The discouraging conclusion these patterns raise is the recognition that, if human rights are universal, then so is the desire to suppress them. Boyle took many cases to the European Court of Human Rights, starting out with issues relating to police brutality during the Troubles, but he soon broadened his appeals to address other abuses. He helped obtain a ruling on Northern Ireland’s ban on homosexuality in a landmark case — a decision so globally influential that the US Supreme Court would reference it in its own majority opinion striking down a Texas anti-sodomy law in 2003. By the early 1980s, as he began moving beyond domestic matters, Boyle worked for Amnesty International in South Africa on a series of reports on apartheid, a different kind of horror. As the first executive director of Article 19 — the advocacy organization named after the clause in the Universal Declaration of Human Rights enshrining the right to freedom of expression — Boyle built a coalition of public intellectuals and writers, many of them Nobel Prize laureates, against the Iranian fatwa on Salman Rushdie following his publication of his 1988 novel The Satanic Verses. That affair happened more than 30 years ago, but the clash between Islamic extremism and Western liberalism’s commitment to freedom of expression continues today. Not only have the intervening decades not tempered the conflict, but outrage can now be fanned across the world in seconds via social media, with even more terrible consequences, as the Charlie Hebdo shootings (among other recent incidents) showed.

As a result, Are You With Me? feels at times like a counterpoint to the sobering realities we face today — the lesson being that, for all the Kevin Boyles in the world, there is also an endless array of autocrats, from Bolsonaro to Duterte to Vladimir Putin. Chinoy acknowledges this state of affairs, sharing a line in his afterword from a Foreign Policy essay by David Rieff, who writes that “the human rights movement is facing the greatest test it has confronted since its emergence in the 1970s as a major participant in the international order.” This century’s contender for top villain might be Xi Jinping and his techno-authoritarian China, with its police state featuring hundreds of detention camps. The country has joined the Human Rights Council at the United Nations this year, in a mockery of the international institutions Boyle held so dear. Yet the dignity of Boyle’s life and the countless students he mentored who went on to dedicate their lives to human rights work chip steadily away against tyranny, and we can only hope that their incremental wins do matter. Progress always starts small, as Boyle would attest: when he showed up to the first meeting of NICRA in 1967, he could not have guessed at the successes the small civil liberties organization would see in the coming years.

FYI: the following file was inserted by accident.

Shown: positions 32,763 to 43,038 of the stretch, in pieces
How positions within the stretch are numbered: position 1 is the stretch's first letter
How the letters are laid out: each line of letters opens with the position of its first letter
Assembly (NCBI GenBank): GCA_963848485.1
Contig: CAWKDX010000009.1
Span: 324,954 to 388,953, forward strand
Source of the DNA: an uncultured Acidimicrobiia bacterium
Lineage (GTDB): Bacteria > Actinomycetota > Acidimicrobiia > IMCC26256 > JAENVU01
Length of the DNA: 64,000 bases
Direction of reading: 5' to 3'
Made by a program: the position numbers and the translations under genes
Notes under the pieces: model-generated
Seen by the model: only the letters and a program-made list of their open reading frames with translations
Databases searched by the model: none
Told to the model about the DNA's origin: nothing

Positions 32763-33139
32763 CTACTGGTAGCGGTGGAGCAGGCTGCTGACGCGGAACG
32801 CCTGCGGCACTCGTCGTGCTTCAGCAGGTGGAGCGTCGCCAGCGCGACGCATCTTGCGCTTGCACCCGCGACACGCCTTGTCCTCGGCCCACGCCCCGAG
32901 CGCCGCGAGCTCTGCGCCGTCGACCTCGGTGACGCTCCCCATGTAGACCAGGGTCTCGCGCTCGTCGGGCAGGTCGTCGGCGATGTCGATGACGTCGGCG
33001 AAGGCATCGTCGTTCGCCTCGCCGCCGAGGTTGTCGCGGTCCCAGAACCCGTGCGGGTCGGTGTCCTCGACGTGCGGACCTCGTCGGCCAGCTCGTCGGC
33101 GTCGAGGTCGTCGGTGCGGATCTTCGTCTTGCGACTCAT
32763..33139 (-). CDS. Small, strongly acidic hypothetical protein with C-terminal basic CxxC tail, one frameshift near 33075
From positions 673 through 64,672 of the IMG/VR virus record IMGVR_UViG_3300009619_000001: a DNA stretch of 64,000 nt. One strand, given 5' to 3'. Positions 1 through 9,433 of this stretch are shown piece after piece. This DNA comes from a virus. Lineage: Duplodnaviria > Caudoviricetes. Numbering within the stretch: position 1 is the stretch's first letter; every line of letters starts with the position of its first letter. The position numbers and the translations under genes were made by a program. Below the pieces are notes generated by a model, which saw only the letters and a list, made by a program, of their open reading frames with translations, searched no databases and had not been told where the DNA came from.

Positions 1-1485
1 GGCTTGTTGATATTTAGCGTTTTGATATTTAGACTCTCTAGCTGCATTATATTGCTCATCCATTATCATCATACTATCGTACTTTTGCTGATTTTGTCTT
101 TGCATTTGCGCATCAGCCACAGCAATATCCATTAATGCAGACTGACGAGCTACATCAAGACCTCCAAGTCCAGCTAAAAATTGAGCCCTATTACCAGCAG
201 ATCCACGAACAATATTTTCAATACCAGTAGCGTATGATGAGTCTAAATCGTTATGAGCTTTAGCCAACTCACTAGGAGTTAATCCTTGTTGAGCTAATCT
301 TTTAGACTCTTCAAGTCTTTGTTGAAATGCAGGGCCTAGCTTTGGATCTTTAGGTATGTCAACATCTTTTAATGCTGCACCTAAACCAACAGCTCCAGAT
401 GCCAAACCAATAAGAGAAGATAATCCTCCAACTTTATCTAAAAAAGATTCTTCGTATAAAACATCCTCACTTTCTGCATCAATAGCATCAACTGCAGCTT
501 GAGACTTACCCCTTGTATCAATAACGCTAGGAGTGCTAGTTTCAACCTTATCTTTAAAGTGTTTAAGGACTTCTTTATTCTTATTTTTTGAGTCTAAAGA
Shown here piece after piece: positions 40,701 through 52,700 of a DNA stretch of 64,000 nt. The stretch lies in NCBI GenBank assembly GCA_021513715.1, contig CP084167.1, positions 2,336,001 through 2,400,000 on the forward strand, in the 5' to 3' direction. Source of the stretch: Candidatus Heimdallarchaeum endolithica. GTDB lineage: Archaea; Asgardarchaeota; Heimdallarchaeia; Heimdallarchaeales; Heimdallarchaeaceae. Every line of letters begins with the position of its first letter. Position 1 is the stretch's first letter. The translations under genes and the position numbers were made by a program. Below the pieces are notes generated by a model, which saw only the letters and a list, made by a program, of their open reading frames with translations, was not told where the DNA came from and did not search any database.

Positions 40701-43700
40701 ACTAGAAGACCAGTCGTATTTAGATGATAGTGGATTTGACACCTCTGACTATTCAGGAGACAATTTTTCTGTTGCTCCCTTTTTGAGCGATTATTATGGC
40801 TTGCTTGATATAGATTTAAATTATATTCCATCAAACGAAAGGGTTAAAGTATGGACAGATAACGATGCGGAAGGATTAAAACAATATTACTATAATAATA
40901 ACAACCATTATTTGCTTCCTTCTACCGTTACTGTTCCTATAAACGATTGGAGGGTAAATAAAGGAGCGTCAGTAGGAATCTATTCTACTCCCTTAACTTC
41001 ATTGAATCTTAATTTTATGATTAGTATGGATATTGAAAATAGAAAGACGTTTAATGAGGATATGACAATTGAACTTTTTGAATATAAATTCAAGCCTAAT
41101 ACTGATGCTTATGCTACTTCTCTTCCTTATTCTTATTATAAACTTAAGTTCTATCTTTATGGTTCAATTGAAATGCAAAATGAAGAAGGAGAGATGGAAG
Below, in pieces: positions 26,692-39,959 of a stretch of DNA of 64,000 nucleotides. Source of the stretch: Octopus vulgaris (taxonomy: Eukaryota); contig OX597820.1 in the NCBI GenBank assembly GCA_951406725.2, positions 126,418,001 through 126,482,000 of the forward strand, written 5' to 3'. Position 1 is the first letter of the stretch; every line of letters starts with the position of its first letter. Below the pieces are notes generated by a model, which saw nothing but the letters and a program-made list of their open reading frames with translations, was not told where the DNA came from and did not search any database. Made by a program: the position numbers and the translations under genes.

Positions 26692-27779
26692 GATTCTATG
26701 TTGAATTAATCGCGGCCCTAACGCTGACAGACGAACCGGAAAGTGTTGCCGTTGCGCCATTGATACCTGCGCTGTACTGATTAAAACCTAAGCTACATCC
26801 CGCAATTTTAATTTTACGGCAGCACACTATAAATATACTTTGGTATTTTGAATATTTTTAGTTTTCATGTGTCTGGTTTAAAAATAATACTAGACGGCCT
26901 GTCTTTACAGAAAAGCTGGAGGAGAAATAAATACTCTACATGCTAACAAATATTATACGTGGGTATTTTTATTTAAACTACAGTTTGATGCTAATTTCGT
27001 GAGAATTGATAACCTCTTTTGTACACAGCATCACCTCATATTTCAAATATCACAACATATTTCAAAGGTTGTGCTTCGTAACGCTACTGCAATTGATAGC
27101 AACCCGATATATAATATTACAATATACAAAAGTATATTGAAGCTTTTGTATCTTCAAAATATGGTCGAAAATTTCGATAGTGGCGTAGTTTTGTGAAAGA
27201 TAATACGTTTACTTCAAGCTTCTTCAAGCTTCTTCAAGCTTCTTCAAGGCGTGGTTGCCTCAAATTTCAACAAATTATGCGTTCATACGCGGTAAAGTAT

A painful irony in the story is that Boyle’s best intentions as a young man might have contributed to what ultimately became a spiral of violence beyond his control. Recognizing the difficulty of assigning cause and effect when it comes to the Troubles, Chinoy nevertheless examines the question of whether idealistic activism might actually have exacerbated the divisions that gave prominence to extremists. Chinoy quotes Kit Carson, a legal scholar and friend of Boyle’s:

He carried a certain amount of guilt about what kind of a tiger he [had] unleashed. He most sincerely wanted all the things he believed and all the actions he took, but he had not wanted the horrible side of it to happen the way it did. I am not sure that he ever reconciled within himself the fact that that had happened.

In all movements, this sort of conflict plays out, often painfully. We see it in the United States with the Black Lives Matter protests and the fierce discussions over whether activists might push things too far. Many who have spent their lives combating racial injustice point out that change never happens unless the status quo is rocked, literally. The people of Hong Kong have had time to reflect on whether their protests accelerated China’s iron-fisted response, whether in the long run the millions who protested might have preserved more liberties today if they had not challenged the state the way they did. We will never know. In Boyle’s case, he decided to move past his ambivalence and dedicate his life to using the law as a force for change. Chinoy’s biography is a conscientious, engaging tribute to a true believer in universal human rights. While lawyers rarely seem glamorous, Boyle proves they can still be heroes.


Melissa Chan is a national and foreign affairs reporter based between Berlin and Los Angeles. She is a collaborator with the Global Reporting Centre and a term member at the Council on Foreign Relations.

LARB Contributor

Melissa Chan is an Emmy-nominated journalist based between Los Angeles and Berlin. Her debut graphic novel, You Must Take Part in Revolution, co-authored with activist artist Badiucao, is set for release in 2024. She has written for The New York Times, where she was nominated for a Loeb Award—business journalism’s highest honor—and for The Atlantic, The Washington Post, Time, The Guardian, Foreign Policy, and more. With Al Jazeera English, she served as a broadcast correspondent in China before her expulsion from the country for the channel’s reports. Her work there was recognized with two Human Rights Press Awards from Amnesty International and a citation from the Overseas Press Club.